my $params = {
        'user.login' => 'member',
        'user.password' => 'abc123456'
    };
    
    if ($self->validate(keys %$params)) {
        my $params = $self->get_params_hash;
        print $params->{user}->{login};
    }

normalize

The normalize method executes a set of routines that reset the parameter environment filtering any parameters present. This method is executed automatically at instantiation and again just before each validation event.

    $self->normalize();

param

The param method gets/sets a single parameter by name.

    my $pass = $self->param('password');
    
    $self->param('password', '******');

queue

The queue method is a convenience method used specifically to append the stashed attribute allowing you to *queue* field to be validated. This method also allows you to set fields that must always be validated.

    # conditional validation flow WITHOUT the queue method
    # imagine a user profile update action
    
    my $input = MyApp::Validation->new(params => $params);
    my @fields = qw/name login/;
    
    push @fields, 'email_confirm' if $input->param('chg_email');
    push @fields, 'password_confirm' if $input->param('chg_pass');
    
    ... if $input->validate(@fields);
    
    # conditional validation WITH the queue method
    
    my $input = MyApp::Validation->new(params => $params);
    
    $input->queue(qw/name login/);
    $input->queue(qw/email_confirm/) if $input->param('chg_email');
    $input->queue(qw/password_confirm/) if $input->param('chg_pass');
    
    ... if $input->validate();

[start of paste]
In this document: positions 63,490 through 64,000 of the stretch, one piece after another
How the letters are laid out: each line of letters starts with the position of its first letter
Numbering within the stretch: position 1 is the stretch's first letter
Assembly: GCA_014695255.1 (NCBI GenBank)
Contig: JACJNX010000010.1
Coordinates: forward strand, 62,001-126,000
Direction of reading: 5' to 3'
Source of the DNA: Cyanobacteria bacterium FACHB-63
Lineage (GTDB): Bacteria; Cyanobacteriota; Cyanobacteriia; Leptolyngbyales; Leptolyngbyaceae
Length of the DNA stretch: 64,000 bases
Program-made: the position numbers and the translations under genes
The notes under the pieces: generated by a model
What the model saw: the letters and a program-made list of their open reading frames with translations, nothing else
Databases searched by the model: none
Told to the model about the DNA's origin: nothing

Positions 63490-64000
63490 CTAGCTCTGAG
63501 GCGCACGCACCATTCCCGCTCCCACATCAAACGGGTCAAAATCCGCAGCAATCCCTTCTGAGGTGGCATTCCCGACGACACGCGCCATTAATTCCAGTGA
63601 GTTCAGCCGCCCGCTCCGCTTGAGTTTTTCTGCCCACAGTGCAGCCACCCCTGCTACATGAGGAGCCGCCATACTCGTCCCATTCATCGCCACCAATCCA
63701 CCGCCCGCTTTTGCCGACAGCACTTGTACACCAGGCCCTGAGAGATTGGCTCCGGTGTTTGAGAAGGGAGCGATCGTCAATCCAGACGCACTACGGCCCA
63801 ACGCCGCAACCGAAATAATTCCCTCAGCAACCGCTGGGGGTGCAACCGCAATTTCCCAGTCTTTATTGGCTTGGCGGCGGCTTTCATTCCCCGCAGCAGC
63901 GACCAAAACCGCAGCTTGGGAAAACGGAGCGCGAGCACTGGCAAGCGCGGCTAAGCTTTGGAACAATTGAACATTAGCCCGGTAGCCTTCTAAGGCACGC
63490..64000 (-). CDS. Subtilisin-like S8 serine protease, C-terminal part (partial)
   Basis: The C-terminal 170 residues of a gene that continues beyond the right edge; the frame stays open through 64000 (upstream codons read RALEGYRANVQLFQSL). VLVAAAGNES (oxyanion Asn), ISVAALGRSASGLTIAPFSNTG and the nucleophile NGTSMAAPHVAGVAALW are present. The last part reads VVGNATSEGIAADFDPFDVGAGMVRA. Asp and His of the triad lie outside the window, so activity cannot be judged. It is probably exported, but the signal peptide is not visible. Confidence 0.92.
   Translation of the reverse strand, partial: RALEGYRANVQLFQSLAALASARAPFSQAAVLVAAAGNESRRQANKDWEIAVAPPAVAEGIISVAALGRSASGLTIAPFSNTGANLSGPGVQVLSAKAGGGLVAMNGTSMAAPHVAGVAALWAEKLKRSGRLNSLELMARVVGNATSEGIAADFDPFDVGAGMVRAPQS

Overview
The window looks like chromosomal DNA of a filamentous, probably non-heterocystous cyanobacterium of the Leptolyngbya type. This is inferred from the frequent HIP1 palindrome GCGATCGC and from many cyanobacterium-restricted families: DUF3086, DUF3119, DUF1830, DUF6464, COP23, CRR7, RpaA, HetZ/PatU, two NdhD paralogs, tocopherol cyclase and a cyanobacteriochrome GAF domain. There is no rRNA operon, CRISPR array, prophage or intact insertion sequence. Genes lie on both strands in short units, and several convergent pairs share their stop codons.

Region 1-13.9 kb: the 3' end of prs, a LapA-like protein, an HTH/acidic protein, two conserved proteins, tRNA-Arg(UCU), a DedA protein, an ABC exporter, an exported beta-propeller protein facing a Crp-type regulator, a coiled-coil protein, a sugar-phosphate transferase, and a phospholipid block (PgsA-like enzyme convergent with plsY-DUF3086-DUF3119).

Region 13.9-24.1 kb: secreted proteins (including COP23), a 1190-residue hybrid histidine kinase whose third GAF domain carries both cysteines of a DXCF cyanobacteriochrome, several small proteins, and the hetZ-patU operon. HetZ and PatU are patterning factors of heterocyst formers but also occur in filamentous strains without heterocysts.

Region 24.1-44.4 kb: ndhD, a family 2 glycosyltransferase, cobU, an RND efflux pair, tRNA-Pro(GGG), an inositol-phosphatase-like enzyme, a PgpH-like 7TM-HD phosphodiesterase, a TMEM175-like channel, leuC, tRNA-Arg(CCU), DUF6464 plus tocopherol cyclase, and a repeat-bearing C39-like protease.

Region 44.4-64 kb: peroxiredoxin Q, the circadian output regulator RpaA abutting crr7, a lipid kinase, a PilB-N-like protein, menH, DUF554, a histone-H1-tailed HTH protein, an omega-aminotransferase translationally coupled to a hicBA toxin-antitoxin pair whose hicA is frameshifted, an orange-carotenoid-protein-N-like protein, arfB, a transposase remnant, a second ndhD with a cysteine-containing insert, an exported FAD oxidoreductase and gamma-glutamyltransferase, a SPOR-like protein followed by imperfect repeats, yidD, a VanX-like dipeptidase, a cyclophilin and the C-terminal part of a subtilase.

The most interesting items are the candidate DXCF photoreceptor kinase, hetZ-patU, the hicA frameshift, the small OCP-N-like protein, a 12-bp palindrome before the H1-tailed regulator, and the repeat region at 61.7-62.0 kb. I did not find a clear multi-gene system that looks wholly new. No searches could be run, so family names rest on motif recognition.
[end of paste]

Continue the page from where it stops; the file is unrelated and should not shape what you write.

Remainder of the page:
# set fields that must ALWAYS be validated
    # imagine a simple REST server
    
    my $input = MyApp::Validation->new(params => $params);
    
    $input->queue(qw/login password/);
    
    if ($request eq '/resource/:id') {
        
        if ($input->validate('id')) {
            
            # validated login, password and id
            ...
        }
    }

reset

The reset method clears all errors, fields and stashed field names, both at the class and individual field levels.

    $self->reset();

reset_errors

The reset_errors method clears all errors, both at the class and individual field levels. This method is called automatically every time the validate() method is triggered.

    $self->reset_errors();

reset_fields

The reset_fields method clears all errors and field values, both at the class and individual field levels. This method is executed automatically at instantiation.

    $self->reset_fields();

set_errors

The set_errors method pushes its arguments (error messages) onto the class-level error stack of the current class.